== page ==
There was no real sense that the curator wanted architecture to engage with the positive forces of contemporary society. The material improvement of people’s life was something to be avoided. This was architecture outside of society. Possibly the point to it was that we would all quit our jobs and build our own houses by hand but I think that even this is being generous. Aravena seems very sure that architects have a solution to every social ill and as a profession, architecture can lead society to a promised land in a way which politicians or even citizens themselves were incapable of. I just don’t think this is true.
Fundamentally though, what made the exhibition even stranger was the implicit suggestion that here was contemporary architecture for the very first time, as a principled political position, making a stand outside the construction industry. The idea that off-grid living was somehow novel or a revolution was pervasive to the event. And yet I’m only just 40 and I can remember modularity and prefabrication as being central to many architectural propositions in my lifetime; never mind the historical use of these ideas. Where was the work by Steve Baer and Michael Reynolds? The post-hippy Americans who built off grid after the oil crisis in the 1970s? Where was the endless iterations of prefabrication as a solution to housing shortages that were carried out on a large scale in say the United Kingdom in the 1960s? How about the endless innovative architectural ideas that emerged from that process? (Old hobby horse alert: what about Cedric Price?)
This Biennale wasn’t interested in that and the introduction to it, suggested that the curator believed that the show was the first step in beginning a conversation wheras in fact this conversation pre-existed the Biennale. This idea has played out many times and in many ways which have showed its own shortcomings all too clearly. This Biennale was more about a few people declaring, with mud and sticks and clay, that their consciences were clear and that they far away from the world of shiny materials such as glass and steel. Y’know the kind of things that capitalists build for themselves. Far from engaging with reality, this was a statement of a profound disengagement.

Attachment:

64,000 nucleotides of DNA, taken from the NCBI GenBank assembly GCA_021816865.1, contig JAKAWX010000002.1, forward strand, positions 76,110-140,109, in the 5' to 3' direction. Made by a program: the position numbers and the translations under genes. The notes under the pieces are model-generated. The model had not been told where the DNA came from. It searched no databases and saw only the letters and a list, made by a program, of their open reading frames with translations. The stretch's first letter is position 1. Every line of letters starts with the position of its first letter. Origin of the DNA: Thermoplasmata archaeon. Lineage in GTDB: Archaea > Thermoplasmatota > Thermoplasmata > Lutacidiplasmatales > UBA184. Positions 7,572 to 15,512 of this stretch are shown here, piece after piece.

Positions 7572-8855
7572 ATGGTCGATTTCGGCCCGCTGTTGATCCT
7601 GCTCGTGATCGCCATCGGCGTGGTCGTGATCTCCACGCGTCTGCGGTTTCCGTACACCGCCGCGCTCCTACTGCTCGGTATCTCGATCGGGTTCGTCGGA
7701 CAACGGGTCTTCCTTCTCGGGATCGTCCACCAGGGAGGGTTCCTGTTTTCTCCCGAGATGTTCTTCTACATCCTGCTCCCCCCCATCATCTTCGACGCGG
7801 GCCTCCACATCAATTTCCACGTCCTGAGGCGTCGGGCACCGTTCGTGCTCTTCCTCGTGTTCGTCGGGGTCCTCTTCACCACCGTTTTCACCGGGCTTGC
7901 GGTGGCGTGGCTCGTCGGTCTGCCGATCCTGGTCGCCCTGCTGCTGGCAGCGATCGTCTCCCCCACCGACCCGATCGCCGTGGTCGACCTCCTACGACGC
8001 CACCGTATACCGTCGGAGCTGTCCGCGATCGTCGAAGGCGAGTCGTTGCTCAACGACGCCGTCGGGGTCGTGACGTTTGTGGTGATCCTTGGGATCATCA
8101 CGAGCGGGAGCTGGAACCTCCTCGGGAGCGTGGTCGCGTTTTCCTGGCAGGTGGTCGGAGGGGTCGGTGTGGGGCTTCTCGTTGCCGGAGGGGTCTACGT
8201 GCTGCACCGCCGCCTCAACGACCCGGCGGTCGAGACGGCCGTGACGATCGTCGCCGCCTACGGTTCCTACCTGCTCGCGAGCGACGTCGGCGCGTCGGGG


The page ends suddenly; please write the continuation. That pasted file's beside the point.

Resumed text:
I thought at the time that this would sum the year up all to bleakly. (Especially given that Aravena also won the Pritzker). However, it is telling that the disengagement of the Venice Biennale – the not-in-my-nameness of it – rendered it pretty insignificant even before it was finished. The tail end of the year provided a huge number of opportunities for optimism. For me the highlight was the Form of Form exhibition at the Lisbon Architecture Trienal by Johnston Marklee, Nuno Brandão Costa and Office KGDVS and curated by Diogo Seixas Lopes. Formally innovative it combined both an understanding of historicism as not just the intellectual tenor of our digital, archival web-focused culture – as the exhibition within the structure by Socks Studio made clear – but also the potential material for its architectural expansion. This has limits of course. It’s hard to find a way forward amid the accretion of associations. Yet the great thing about the installation and the whole Trienal was that it was predicated on new types of creative collaboration – architects collaging their colleagues building into the structure – and the scale and the surreal new forms that this work took. (It is telling that one of my cultural highlights of the year were the debates I enjoyed on The Postmodern Society Facebook group.)
Still, the singular event that reverberated throughout the year was the death of Zaha Hadid. A huge loss given her insistent engagement with the reality of the urban experience. Her refusal to have her work circumscribed. It was telling that once a polite period had passed since her death the knives came out for her on the completion of the Port House in Antwerp. No context, screamed her critics, ironically indulging in the sin that they accused her of; just concentrating on the image of the building rather than considering the wider site around the structure: a huge modern port filled with cranes and massive aluminium sheds. As Ed Heathcote wrote in a review of an exhibition of her paintings, which also happened to be one of my favourite pieces of writing of the year, “the critique of Hadid as a diva disdaining history and context falls apart when confronted with some of the most mesmerising depictions of complex cityscapes that contemporary architecture has produced.” It was a telling reminder that the historical context should rarely be the polite, official one.
One hopes that if it is to be historicism: then we have a historicism of the structure before the façade; a historicism of the periphery rather than the centre; of the industrial as opposed to the merely cultural.